On the eve of launching my book, The Entrepreneurs’ Guide to Self-Publishing, I have been reflecting on the lessons I have learnt along the way. Writing and self-publishing is a journey that requires self-discipline, determination and a degree of bravery.
As a participant of a writing challenge, I began the journey to becoming an author in July 2016. Working in the publishing industry, I had high hopes of a quick turnaround. I was determined to have my book published by December. Looking back, I see I was delusional; however, at the time my carefully mapped out timeframe seemed doable.
By September my writing was on track, and in October the manuscript was sent off to the editor. Everything was looking A-okay.
The edited manuscript arrived back and I diligently reviewed the comments and made the necessary adjustments.
All of a sudden, we were well into November, and the weeks and months were quickly ticking by. And so we begin with Lesson Number One …
Lesson Number One: Don’t Panic! The joy of juggling so many balls in the air – writing, running a business, and ‘trying’ to keep the family on track was starting to become overwhelming. I was beginning to drop a few balls, and I was losing focus on the big picture.
Lesson Number Two: Reflect. Somewhere between designing and formatting the internal pages, I took a long hard look at my timeframe and made the decision to ease back on the pedal. What was the point in rushing if I was going to produce an inferior book – one that I would look back at and regret?
Lesson Number Three: Don’t Over Think. By the beginning of December, I began to relax and readjusted the dates. I agonised over this decision, but nothing in the world changed. Besides, I was the only one who knew the changed timeframe.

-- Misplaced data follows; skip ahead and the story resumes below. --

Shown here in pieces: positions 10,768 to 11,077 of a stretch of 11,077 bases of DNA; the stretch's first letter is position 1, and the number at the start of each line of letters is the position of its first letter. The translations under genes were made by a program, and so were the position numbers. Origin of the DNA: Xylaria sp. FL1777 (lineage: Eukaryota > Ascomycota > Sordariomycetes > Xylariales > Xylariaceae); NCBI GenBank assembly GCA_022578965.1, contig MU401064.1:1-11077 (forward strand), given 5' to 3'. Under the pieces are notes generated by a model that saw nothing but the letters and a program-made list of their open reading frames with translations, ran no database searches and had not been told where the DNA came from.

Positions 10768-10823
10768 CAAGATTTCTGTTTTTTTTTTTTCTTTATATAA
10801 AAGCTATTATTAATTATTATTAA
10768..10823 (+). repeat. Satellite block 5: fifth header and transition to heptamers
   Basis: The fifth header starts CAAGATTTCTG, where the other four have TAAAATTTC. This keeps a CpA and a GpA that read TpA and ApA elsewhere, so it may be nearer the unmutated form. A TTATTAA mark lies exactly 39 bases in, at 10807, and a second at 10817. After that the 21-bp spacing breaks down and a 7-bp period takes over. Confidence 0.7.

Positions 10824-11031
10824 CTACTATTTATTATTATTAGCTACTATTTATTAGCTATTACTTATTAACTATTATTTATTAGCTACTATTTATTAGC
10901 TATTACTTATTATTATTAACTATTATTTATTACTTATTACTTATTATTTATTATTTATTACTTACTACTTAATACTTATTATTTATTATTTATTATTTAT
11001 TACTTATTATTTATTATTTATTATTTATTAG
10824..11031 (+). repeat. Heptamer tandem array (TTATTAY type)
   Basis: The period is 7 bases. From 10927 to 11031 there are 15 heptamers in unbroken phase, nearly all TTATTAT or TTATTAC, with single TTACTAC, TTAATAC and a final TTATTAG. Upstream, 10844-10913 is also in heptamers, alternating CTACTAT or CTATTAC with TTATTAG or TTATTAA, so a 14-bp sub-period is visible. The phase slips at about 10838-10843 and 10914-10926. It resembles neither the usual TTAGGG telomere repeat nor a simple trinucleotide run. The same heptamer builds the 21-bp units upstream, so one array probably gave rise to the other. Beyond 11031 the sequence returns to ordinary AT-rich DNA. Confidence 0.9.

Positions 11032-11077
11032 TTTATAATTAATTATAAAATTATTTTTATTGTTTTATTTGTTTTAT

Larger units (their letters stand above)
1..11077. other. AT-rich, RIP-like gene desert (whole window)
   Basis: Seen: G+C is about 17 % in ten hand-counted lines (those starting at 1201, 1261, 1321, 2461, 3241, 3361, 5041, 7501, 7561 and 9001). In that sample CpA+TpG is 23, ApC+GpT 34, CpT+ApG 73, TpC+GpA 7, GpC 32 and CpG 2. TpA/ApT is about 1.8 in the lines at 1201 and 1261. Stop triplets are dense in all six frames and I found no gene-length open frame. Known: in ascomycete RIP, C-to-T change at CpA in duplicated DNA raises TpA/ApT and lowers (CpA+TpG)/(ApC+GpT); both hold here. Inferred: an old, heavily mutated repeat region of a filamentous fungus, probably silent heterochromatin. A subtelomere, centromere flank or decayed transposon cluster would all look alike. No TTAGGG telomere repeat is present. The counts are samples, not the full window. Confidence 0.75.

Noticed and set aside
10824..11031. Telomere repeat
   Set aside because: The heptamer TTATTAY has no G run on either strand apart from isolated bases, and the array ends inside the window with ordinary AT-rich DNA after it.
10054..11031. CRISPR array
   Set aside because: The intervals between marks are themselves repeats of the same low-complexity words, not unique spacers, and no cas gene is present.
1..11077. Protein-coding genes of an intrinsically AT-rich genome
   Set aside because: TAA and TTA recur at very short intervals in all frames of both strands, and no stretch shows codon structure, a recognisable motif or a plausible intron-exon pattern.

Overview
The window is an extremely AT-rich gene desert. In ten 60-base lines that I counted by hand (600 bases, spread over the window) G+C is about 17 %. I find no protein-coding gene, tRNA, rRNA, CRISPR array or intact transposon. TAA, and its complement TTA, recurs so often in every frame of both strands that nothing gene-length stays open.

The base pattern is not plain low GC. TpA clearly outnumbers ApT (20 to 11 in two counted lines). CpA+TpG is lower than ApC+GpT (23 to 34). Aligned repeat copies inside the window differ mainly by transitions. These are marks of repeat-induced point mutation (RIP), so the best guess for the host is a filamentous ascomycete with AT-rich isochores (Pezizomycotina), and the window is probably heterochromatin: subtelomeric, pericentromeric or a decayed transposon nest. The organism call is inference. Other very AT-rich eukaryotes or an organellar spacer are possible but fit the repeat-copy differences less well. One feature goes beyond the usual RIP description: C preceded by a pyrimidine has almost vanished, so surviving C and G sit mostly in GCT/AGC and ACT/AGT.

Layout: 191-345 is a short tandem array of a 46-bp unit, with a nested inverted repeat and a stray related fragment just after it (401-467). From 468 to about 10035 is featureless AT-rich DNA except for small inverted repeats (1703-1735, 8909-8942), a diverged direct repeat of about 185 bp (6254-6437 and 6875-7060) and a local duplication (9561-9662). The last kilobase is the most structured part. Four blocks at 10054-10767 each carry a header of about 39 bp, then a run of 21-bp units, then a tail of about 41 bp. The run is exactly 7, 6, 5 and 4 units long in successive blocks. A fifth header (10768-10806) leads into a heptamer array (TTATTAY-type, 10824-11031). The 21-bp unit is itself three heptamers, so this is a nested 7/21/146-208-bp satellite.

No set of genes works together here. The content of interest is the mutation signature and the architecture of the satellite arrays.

The new year, 2017, came hard and fast, and was exceptionally frantic. I don’t remember a January so busy, and this meant little time for my own publishing goals. But somehow or other in February, we printed review copies. With pride, anticipation and a lot of nerves, these were sent out to my carefully selected list of reviewers.
Lesson Number Four: Take a Risk. You learn a lot about yourself by sending out your ‘baby’ and waiting for critique. I learnt that it was okay to be terrified – do it anyway and be brave. I sent a copy to Andrew Griffiths, Author and International Speaker, and I asked if he liked what I had written, would he write the foreword. I admire Andrew a great deal and was very anxious to hear his response. I couldn’t help but think, what if he hated it!
To my relief, Andrew loved my book and very kindly took the time to write the foreword, for which I am extremely grateful.
‘Ann has taken what can be a complex process and broken it into simple, common sense steps. She provides a solid framework for writing and publishing a book, specifically for entrepreneurs. A huge congratulations to Ann Wilson for sharing her knowledge, experience and wisdom so generously in this book.’
And so, in May 2017, I will launch ‘my’ first book.
Even though I have learnt many lessons along it’s journey to publication, at the time of writing this blog, setting my book free for the public to read seems like the hardest part of the journey. However, I now know that this is just the beginning. Being an author is not only about writing the words, but it’s also about sharing these words with the world, and this next ‘marketing’ stage will once again take courage.